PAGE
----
The Financial Services Compensation Scheme’s 2021/22 plan and budget forecasts the levy will be £1.04bn for the year, up 48% on last year’s total.
Mortgage brokers will be charged £23m towards the levy, up from £3m that they were charged the year prior.
Advice firms are expected to contribute £240m, which is in line with what they were charged last year.
Furthermore, the scheme said the retail pool would be triggered to cover £252m of the total costs, this is due to the advice class breaching its limit, alongside the investment provision class.
The overall increase in claims was accountable to the rise in firm failures due to the impact of COVID-19, according to the FSCS.
However, the FSCS has reduced the supplementary levy for 2020/21 down from £92m to £78m.
The initial increase was due to a rise in pension advice claims and several high profile firm failures.
In order to improve future outcomes, the FSCS has recommended excluding firms and individuals involved in multiple failures from the industry.
It is also encouraging exploration into how to prevent unsuitable high-risk products from being sold to mass-market consumers.
In addition, the FSCS suggested introducing a traffic light warning system that highlighted the risks of different products in a simple, clear way.
The Association of Mortgage Intermediaries has condemned this 2021 levy, and its chief executive Rob Sinclair believes it has reached a “new low” for financial regulation in the UK.
Robert Sinclair, chief executive of AMI, said: “In announcing that the Financial Services Compensation Scheme needs to raise in excess of £1bn to make compensation claims we have reached a new low in the story of financial regulation in the UK.
“The dire discovery that the investment and pensions sector has been blind to widespread fraud and poor advice needs direct action by the industry.
“Asking mortgage brokers to pay more for bad pensions and investment advice than they are levied by the FCA for their own regulation is nothing short of a disgrace.
“The announcement of a Treasury Taskforce is too little and too late.
“On behalf of ordinary advisers who will have to find this money at a time when doing their job could not be harder, AMI requests that the review of future regulatory framework is expanded to look at how we develop a new approach that gives proper scrutiny of how firms are able to operate within the UK regulatory framework.”
Caroline Rainbird, chief executive of the FSCS, added: “I appreciate that the supplementary levy will be unwelcome news for firms against a challenging economic backdrop, and I genuinely understand the difficulty this will cause.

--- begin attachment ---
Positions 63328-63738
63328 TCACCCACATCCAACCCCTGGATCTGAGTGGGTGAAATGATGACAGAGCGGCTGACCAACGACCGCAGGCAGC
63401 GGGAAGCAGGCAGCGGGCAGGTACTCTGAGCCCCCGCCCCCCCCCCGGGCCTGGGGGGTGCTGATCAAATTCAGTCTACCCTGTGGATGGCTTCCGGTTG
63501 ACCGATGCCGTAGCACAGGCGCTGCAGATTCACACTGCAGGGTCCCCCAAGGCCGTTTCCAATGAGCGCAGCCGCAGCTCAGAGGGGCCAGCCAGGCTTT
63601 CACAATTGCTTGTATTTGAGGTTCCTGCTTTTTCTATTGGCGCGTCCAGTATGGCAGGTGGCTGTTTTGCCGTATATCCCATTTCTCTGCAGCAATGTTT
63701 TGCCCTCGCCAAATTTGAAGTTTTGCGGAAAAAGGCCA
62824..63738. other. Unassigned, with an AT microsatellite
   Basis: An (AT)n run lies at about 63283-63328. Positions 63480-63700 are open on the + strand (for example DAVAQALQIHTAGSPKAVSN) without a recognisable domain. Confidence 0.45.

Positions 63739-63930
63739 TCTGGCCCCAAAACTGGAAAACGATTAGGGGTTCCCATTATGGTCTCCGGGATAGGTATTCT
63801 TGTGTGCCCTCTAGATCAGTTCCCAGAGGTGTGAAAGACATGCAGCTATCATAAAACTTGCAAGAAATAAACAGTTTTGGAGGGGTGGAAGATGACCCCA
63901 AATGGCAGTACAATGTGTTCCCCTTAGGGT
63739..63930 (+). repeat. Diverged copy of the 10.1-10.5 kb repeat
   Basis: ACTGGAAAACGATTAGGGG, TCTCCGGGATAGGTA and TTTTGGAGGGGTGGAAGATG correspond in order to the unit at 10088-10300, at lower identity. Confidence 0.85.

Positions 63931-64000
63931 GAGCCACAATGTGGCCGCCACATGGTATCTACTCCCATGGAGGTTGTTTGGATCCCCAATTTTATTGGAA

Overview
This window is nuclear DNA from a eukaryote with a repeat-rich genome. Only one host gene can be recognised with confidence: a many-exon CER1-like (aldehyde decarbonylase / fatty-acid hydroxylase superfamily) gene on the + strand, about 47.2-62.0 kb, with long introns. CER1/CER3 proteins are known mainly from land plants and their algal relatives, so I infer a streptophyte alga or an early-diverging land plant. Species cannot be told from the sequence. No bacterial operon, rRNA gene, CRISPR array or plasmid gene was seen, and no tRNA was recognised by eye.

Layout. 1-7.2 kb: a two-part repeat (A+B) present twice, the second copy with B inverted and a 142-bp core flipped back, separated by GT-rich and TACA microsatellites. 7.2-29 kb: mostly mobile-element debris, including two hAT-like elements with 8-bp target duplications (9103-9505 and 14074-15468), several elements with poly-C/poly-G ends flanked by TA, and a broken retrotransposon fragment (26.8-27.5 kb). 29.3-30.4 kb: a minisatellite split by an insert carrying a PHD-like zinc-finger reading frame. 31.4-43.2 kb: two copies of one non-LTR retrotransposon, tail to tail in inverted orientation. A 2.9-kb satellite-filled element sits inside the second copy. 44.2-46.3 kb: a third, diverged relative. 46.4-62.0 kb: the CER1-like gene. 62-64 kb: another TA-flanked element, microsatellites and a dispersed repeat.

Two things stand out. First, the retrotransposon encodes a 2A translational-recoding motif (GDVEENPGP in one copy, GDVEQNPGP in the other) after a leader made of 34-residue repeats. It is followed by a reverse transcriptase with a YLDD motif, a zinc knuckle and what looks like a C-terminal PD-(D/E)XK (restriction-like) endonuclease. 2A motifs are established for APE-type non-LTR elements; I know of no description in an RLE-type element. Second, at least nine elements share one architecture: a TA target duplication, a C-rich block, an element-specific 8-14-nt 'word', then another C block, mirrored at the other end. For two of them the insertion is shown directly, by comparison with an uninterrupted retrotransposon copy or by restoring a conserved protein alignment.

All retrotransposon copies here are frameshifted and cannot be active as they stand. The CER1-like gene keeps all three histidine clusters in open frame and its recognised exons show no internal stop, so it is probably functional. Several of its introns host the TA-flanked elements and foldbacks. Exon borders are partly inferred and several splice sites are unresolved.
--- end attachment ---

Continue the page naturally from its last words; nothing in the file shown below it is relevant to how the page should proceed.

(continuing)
“We only raise a supplementary levy when we absolutely have to, when we estimate that we will not have sufficient funds to meet rising compensation costs or management expenses for the period until the next levy is due.
“Whilst we share the industry’s concerns about rising compensation costs and increasing levies, we firmly believe there is no silver bullet and regulation alone will not solve this complex problem.
“Education of consumers plays a key role so that they are empowered to make informed financial decisions that are right for them.
“Our commitment to continuously innovate in our ways of working to keep our management costs as low as possible, making recoveries wherever we can and if cost-effective is also vitally important.
“And last but not least, collaboration and data sharing with our regulatory and industry stakeholders is crucial to help prevent future failures.
“Only by the regulators, industry and FSCS all working together effectively will we be able to address these problems, deliver better outcomes for consumers and reduce future levy bills.
“That is why we also call for the industry to help support us by calling out bad actors and scams.
“It is still too soon to know the full effects of COVID-19 on the industry, but we must all be prepared for a challenging period in 2021.
“I want to reassure everyone that FSCS is ready to handle whatever difficulties next year will bring.”
Tim Fassam, director of government relations and policy at PIMFA, added:”In any other sector, a forecast for compensation of over £1bn would be the focus of national scandal – £1bn of compensation represents £1bn worth of financial loss, emotional stress and economic hardship for thousands of UK consumers.
“We cannot continue to normalise this level of loss, accepting that the compensation scheme will hopefully pick things up on the other side, every single person who has had to claim on the FSCS has received a poor outcome that it would be better to avoid.
“This is a further sign that the cost of compensation is truly out of control.
“This cost is a symptom of a system that fails both customers and the industry. Reform is now urgent but will take time.
“HM Treasury must find other sources of revenue to cover these extreme costs.
“The fairest sources are FCA levies, which ensures polluters pay and it remains an industry funded regime.
“We have put forward a number of recommendations to the government and the regulator, which we think will reduce the bill over time but crucially ensure that firms do not fail in the first place.
“We want to work collaboratively to ensure that these continued rises in compensation claims are brought to an end.”